I still do not see the need for a 9th game and this may give real impetus amongst the non-football schools to fix that. We still have to have the gate money but we're being told that we have a mandatory road game every 6 years to ND? If they became full members after 2015, and in the same division with us, maybe I could go for 9. The best thing the ACC could do is knock it down to 8 + 1.

It is likely as well that we get pushed down for a bowl spot if ND is available, but having them can help us get better bowls. Swofford says ND will have to be within 1 win of ACC team for a bowl to take ND over that team, but we'll see.

The announcement from Greensboro is after the jump:

GREENSBORO, N.C. - The Atlantic Coast Conference Council of Presidents has unanimously voted to accept the University of Notre Dame as a new member. The Irish will compete as full members in all conference sponsored sports with the exception of football which will play five games annually against league programs.

"We are committed to keeping the Atlantic Coast Conference a vibrant and competitive league dedicated to ensuring the appropriate balance of academics, athletics and integrity," said the ACC Council of Presidents in a joint statement. "The addition of Notre Dame further strengthens the rich tradition and culture of the ACC as well as allowing for future academic collaboration and we enthusiastically welcome them into the league."

"The ACC was founded on the cornerstones of balancing academics, athletics and integrity," said Atlantic Coast Conference Commissioner John Swofford. "Our partnership with Notre Dame only strengthens this long-standing commitment. Notre Dame enhances the league's unique blend of public and private institutions that are international in scope. The collective alumni and fan bases cover the entire country with exceptionally strong roots up and down the Atlantic Coast. This is a terrific milestone in the evolution of the ACC and showcases tremendous solidarity and vision by our Council of Presidents."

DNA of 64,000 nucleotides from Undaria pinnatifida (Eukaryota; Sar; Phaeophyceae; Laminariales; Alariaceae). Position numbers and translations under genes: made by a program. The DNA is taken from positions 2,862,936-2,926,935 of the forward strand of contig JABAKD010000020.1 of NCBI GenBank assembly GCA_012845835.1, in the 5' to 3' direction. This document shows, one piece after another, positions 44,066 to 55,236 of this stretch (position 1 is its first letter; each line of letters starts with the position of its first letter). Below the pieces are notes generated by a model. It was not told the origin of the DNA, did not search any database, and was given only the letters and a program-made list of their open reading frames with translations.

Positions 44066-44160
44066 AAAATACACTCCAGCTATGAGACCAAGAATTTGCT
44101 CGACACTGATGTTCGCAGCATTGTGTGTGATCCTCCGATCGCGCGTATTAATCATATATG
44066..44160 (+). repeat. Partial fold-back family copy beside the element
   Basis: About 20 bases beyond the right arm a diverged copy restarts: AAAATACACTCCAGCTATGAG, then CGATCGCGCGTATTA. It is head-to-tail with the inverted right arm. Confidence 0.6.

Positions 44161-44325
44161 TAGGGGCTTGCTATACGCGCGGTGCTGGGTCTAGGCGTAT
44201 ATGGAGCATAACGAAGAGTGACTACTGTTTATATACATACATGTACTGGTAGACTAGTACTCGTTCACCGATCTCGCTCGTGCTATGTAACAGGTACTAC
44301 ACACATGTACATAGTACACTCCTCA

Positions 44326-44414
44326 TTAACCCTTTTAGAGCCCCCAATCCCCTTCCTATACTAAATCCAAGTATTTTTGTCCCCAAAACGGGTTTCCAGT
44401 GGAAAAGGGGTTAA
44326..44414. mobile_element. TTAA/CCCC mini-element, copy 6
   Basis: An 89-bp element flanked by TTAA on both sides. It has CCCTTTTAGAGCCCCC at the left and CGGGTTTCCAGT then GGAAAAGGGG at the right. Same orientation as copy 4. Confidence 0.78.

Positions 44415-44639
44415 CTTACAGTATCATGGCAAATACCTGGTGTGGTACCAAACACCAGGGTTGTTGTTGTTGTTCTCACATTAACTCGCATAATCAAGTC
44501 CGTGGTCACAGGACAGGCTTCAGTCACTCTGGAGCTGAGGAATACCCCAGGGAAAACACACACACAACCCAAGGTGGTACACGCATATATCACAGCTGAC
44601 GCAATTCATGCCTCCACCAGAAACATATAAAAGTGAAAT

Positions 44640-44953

"The ACC is composed of some of the most highly respected universities in the country, and we at Notre Dame look forward to joining them," said Notre Dame President, Rev. John I. Jenkins, C.S.C. "With a mix of institutions - many of which are also private, similar to Notre Dame in size, and committed to excellence in research and undergraduate education - the ACC is an exceptionally good fit for us academically, as well as athletically."

"We have monitored the changing conference landscape for many months and have concluded that moving to the ACC is the best course of action for us," said Jack Swarbrick, Notre Dame Vice President and Director of Athletics. "We are able to maintain our historic independence in football, join in the ACC's non-BCS bowl package, and provide a new and extremely competitive home for our other sports."With the addition of Notre Dame, the ACC's future membership includes 11 institutions ranked among the top 58 in the 2013 U.S. News & World Report survey of "America's Best Colleges", more than any other conference also competing at the highest level athletically.In addition to extending an invitation to Notre Dame, the Council of Presidents voted to increase the conference exit fees to three times the annual operating budget. Currently this would equate to an exit fee of over $50 million.

Clearly since we were founded on the cornerstones of academics, athletics and integrity, UNC will be kicked out next week, right?

The bottom line is that if we're only giving up 1/15 of basketball money, and 0/14 of football money, that this is not really hurting us. It helps ND yes, but if we can renegotiate the TV deals and get more money, raise the stature of the conference nationally, and get cash flowing into Olympic sports, then this is about the best we could hope for unless Clemson left for the SEC or Big XII. It also opens up some avenues for recruiting for basketball and football in the midwestern states.

Now will Swofford get us more money? Will we add a 16th team?